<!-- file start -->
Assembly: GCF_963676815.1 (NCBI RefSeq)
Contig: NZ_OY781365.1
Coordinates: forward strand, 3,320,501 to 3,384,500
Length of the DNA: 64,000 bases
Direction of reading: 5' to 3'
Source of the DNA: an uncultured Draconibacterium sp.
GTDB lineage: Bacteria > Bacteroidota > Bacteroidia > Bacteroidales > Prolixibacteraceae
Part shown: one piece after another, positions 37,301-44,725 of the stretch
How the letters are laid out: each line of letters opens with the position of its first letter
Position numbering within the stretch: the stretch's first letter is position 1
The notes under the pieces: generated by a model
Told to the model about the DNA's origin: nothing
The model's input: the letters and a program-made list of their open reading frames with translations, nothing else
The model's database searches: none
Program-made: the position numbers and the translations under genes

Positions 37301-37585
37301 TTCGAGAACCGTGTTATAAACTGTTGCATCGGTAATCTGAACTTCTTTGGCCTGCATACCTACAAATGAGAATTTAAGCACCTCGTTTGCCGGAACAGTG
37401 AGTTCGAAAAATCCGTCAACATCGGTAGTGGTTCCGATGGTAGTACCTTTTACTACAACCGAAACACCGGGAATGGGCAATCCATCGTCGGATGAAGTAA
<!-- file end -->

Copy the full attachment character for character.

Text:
Assembly: GCF_963676815.1 (NCBI RefSeq)
Contig: NZ_OY781365.1
Coordinates: forward strand, 3,320,501 to 3,384,500
Length of the DNA: 64,000 bases
Direction of reading: 5' to 3'
Source of the DNA: an uncultured Draconibacterium sp.
GTDB lineage: Bacteria > Bacteroidota > Bacteroidia > Bacteroidales > Prolixibacteraceae
Part shown: one piece after another, positions 37,301-44,725 of the stretch
How the letters are laid out: each line of letters opens with the position of its first letter
Position numbering within the stretch: the stretch's first letter is position 1
The notes under the pieces: generated by a model
Told to the model about the DNA's origin: nothing
The model's input: the letters and a program-made list of their open reading frames with translations, nothing else
The model's database searches: none
Program-made: the position numbers and the translations under genes

Positions 37301-37585
37301 TTCGAGAACCGTGTTATAAACTGTTGCATCGGTAATCTGAACTTCTTTGGCCTGCATACCTACAAATGAGAATTTAAGCACCTCGTTTGCCGGAACAGTG
37401 AGTTCGAAAAATCCGTCAACATCGGTAGTGGTTCCGATGGTAGTACCTTTTACTACAACCGAAACACCGGGAATGGGCAATCCATCGTCGGATGAAGTAA